Using distorted light to characterise surface layers
10 February 2012
Random isn't always random. PhD candidate Feng Liu of the EUV Lab group in DIFFER showed that the polarization of light is changed but not completely randomized after travelling through an optical fiber, as previously thought. Instead, the polarization coming out of the fiber is restricted by the symmetry of the fiber. This forms the basis for new instruments for characterizing surfaces. The research was published in the journal Optics Express.
The difficult thing about surfaces is figuring out what is going on. Everything of interest is, by definition, occurring in a layer that is just one atom or molecule thick, making signals weak and driving the development of more sensitive measurement techniques. One way to characterize surfaces is ellipsometry, using the direction of oscillation or polarization of light. The recipe for ellipsometry is very simple: take light with a very well known polarization, reflect that light off the surface, measure the polarization of the reflected light. Use the change in polarization in combination with models to determine what is on the surface.
But, ellipsometry is best performed when you have direct, line-of-sight access to the sample surface. In the most interesting circumstances – think of analyzing surfaces in reaction chambers or vacuum environments – we can't do that, because there are no windows at the right locations.
Diagram of the setup for an ellipsometry experiment – credit: Buntgarn / Wikimedia under Creative Commons Attributions ShareAlike 3.0
The team thought that polarization preserving optical fibers would allow us to deliver and collect the light with optical fibers and still measure the change in polarization. Unfortunately, it turns out that polarization preserving fibers do no such thing, and, in fact only preserve two out of the infinitely many, polarization states of light. Along the length of the fiber, the temperature and bending stress on the fiber induce refractive index changes. These change the polarization of light to such an extent that the output polarization of a polarization preserving fiber appears to be completely random.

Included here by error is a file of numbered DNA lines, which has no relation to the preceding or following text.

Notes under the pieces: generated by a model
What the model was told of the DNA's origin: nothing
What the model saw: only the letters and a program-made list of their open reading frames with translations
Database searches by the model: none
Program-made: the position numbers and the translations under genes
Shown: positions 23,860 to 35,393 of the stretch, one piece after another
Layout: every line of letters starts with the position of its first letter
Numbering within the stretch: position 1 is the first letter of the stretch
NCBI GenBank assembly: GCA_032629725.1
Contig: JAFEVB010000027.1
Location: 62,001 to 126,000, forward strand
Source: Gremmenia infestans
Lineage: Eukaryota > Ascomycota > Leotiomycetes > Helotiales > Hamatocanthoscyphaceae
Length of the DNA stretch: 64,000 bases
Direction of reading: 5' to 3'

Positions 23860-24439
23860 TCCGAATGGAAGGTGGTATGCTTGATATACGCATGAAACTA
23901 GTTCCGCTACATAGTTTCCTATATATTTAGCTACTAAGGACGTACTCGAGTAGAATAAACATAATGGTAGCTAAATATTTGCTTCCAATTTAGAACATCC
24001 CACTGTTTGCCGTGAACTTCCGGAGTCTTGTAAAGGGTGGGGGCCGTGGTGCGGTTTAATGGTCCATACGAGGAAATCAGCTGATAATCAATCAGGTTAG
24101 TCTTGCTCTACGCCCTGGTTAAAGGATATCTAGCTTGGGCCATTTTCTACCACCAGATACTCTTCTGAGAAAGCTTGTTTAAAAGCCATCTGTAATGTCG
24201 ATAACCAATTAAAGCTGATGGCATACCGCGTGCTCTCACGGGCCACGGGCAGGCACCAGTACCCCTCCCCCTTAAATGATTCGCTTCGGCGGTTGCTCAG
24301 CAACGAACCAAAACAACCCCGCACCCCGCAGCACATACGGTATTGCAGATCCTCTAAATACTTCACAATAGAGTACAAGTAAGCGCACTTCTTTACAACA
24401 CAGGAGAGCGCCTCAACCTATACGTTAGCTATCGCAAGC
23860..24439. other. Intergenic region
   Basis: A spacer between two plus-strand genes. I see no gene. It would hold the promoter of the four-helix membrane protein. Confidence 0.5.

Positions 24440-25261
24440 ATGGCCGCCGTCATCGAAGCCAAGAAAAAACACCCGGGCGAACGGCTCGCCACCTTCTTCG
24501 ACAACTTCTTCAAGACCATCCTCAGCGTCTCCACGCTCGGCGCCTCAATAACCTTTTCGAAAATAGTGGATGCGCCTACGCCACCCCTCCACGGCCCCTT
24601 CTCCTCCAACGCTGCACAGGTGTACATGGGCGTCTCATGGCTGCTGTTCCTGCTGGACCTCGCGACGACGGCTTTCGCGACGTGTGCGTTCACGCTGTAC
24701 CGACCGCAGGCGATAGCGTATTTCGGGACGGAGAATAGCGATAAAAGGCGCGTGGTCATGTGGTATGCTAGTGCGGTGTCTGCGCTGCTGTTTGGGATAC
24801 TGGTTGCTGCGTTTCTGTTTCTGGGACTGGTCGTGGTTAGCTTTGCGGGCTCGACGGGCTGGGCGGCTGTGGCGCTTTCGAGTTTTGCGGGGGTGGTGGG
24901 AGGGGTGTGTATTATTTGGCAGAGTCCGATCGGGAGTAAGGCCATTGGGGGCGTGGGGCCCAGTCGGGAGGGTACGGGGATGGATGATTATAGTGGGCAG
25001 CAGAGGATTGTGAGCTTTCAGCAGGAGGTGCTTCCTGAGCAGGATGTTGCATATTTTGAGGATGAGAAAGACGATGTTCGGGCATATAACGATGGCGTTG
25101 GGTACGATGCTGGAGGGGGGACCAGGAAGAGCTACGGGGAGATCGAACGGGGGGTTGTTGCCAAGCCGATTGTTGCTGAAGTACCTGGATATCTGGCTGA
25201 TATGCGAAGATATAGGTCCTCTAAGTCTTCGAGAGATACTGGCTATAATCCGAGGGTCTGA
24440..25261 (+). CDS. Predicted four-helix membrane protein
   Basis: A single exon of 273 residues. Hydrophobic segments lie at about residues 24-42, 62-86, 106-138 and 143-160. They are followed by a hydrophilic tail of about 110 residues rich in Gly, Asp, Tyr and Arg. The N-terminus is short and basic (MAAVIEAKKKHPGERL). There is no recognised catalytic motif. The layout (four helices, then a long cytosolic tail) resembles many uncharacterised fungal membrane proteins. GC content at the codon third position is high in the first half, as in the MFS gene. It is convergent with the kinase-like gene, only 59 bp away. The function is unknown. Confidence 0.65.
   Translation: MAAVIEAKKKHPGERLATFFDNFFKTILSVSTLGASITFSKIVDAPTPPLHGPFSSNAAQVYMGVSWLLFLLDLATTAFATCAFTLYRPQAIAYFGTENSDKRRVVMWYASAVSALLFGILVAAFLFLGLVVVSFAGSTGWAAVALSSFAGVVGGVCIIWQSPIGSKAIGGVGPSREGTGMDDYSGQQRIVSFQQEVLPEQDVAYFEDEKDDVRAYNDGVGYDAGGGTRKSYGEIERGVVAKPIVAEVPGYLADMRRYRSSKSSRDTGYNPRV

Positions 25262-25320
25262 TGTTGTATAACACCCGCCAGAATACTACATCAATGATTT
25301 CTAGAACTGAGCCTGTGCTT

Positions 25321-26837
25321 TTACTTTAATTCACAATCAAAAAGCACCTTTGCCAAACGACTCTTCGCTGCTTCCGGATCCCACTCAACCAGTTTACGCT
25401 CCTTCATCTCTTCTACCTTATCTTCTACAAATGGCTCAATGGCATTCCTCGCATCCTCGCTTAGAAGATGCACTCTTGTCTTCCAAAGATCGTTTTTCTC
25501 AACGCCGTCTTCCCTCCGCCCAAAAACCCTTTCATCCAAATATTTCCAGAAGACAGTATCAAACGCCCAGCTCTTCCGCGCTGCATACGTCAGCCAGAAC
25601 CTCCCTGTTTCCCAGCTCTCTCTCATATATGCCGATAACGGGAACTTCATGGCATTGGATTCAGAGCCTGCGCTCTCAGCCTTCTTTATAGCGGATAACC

An MSc student at DIFFER, Feng Liu, discovered that the large internal stress that allows a polarization preserving fiber to preserve two polarization states means that the output polarization states are not as random as they might seem. If the light entering the fiber has a fixed polarization relative to the axis of the internal stress of the fiber, then the amplitude of the two fields that describe all polarization states is fixed. The only thing that can vary is the phase between the two light fields. This restricts the polarization states to a circle on the sphere of all possible polarization states.
Ellipsometry with randomly varying polarisation states. The green blobs are the starting light polarizations. The black and blue blobs are the polarization states after reflection from a surface. The two arrows represent the changes in latitude and longitude.
Credit: Liu et.al., Optics Express
The team still can't predict where the polarization of the light exiting the fiber will fall on the circle, but the circle itself never changes. After reflection from the sample, the polarization states still fall on a circle, but the orientation of the circle on the sphere is different. By measuring this change in orientation, we obtain the change in polarization due to the sample. In other words, we have performed ellipsometry without ever really knowing the polarization of the light doing the measurement.
Once this is mastered, then a world of possibility opens up, where a single light source and polarization analyzer is linked to a fiber network, allowing industrial scale monitoring in environments where ellipsometry cannot normally be used.